(Cape Town, April 18, 2017) Today, La Via Campesina Southern and Eastern Africa (LVC SEAf) began the first of a 3-day long consultations on peasant rights UN declaration. Delegates from African, Asian and European countries discussed the building of capacities to understand the UN process and to collectively prepare a report on violations peasant rights.
In his opening remarks, the convener of the Food Sovereignty Campaign Ruben Fortuin said they hope the meeting will contribute to greater awareness of and strengthen, protect and enhance the rights peasants and other people working in rural areas within the region.
According to Veronica Sophu Chairperson MVIWATA (Tanzania network of small scale farmers groups) and LVC SEAf region coordination commission member, “We hope to not only strengthen the lobby and advocacy thinking and efforts to make sure the Declaration is adopted. We also hope to start developing strategic actions to ensure its implementation.”
In agrarian struggles, access to land, water and other natural resources are common struggles. And those who defend such struggles are often criminalised.
African seed systems are increasingly the target of transnational companies. Most small scale farmer-saved seeds are often replaced by commercial and GMO seeds. These are often not adapted to local climates and are failing under unfavourable climate changes.
Mining companies want to exploit land that peasants are producing on. This often means the relocation and resettlement of peasants. States have obligations including those to protect the peasants and their communities against abuses of private actors. Thus, peasants and other people working in rural areas are right holders that shall hold the states accountable.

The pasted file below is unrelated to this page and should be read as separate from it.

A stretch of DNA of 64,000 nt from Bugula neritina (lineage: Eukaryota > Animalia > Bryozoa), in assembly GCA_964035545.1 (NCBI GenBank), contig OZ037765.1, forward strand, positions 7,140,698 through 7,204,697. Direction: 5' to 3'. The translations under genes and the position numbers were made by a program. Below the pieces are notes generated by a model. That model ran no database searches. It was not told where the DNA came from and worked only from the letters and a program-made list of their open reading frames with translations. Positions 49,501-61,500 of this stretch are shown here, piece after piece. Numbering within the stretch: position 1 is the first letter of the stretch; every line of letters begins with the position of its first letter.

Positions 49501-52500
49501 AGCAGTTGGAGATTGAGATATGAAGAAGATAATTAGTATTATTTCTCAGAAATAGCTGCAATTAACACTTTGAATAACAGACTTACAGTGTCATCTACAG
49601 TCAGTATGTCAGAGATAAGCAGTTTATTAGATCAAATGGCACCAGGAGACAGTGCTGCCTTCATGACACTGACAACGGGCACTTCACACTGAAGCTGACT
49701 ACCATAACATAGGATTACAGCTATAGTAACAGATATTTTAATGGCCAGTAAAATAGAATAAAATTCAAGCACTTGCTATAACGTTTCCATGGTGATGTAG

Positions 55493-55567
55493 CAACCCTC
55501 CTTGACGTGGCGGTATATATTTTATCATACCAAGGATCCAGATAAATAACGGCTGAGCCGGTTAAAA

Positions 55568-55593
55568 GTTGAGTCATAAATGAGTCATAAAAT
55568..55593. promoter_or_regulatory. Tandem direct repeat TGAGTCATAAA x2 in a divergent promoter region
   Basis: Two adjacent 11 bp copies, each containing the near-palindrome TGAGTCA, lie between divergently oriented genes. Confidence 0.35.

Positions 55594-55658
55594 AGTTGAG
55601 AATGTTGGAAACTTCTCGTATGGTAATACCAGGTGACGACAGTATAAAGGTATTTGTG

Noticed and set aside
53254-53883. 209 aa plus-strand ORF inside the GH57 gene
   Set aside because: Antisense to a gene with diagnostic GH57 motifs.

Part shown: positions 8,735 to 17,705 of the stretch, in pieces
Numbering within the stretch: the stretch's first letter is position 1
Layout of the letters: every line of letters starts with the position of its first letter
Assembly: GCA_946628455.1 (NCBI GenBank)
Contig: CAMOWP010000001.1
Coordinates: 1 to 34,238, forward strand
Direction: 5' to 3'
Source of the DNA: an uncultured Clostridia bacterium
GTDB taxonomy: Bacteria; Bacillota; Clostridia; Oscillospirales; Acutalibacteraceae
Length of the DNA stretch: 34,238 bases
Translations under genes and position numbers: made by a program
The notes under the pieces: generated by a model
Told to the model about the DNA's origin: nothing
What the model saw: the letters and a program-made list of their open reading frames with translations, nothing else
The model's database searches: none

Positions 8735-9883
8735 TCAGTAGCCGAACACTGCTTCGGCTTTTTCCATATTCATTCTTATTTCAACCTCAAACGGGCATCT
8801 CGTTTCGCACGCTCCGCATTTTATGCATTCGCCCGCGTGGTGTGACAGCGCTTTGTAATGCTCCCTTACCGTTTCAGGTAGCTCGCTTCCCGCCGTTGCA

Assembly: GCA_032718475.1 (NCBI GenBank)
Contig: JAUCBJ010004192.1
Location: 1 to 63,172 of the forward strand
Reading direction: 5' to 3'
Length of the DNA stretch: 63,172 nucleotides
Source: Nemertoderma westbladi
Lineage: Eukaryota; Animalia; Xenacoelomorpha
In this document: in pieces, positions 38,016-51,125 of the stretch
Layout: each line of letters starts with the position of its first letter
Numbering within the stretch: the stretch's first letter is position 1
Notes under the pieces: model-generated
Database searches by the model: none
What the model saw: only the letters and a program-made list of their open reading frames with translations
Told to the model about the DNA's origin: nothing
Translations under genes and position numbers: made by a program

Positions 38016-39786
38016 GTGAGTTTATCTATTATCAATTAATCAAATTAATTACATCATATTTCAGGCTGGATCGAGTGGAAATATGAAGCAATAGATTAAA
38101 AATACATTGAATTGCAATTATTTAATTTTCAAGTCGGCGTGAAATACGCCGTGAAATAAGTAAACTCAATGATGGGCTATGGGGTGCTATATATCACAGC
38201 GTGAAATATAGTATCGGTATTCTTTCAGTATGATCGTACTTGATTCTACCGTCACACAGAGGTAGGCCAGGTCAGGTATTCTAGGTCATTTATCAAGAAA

Women and youth are often most affected. Rights of peasant women and other women working in rural areas need to be addressed and affirmative measures that make visible their situation and correct historical, systematic and intersectional discrimination. Youth population faces a major discrimination in rural areas causing economic displacements. Gender issues have been addressed in the workshop as one of the principal elements that need to be addressed by the process in Geneva and in our own local, national and regional level.
Redressing all these struggles is difficult for most peasants. According to delegates in the workshop, access to justice is expensive and mostly inaccessible for peasants. In most countries in the region justice is for the powerful and not the peasants.
“Why should we be interested in having a peasant rights instrument? We want to change the paradigm. We need to move from development policies-centered approach, to one where people are at its centre,” says Ana Maria Suarez Franco (FIAN).
If approved, the UN Declaration on peasant’s rights and other peoples working in rural areas will serve as a legal tool for all rural people. The document will legitimatize and strengthen their struggles, which currently are not adequately recognised, respected and enforced.
The process of the Peasant Rights Declaration presents bigger political challenges. There are two lines of work for the declaration: The first is to have the declaration adopted with broad support. The second is to make it a reality on ground level.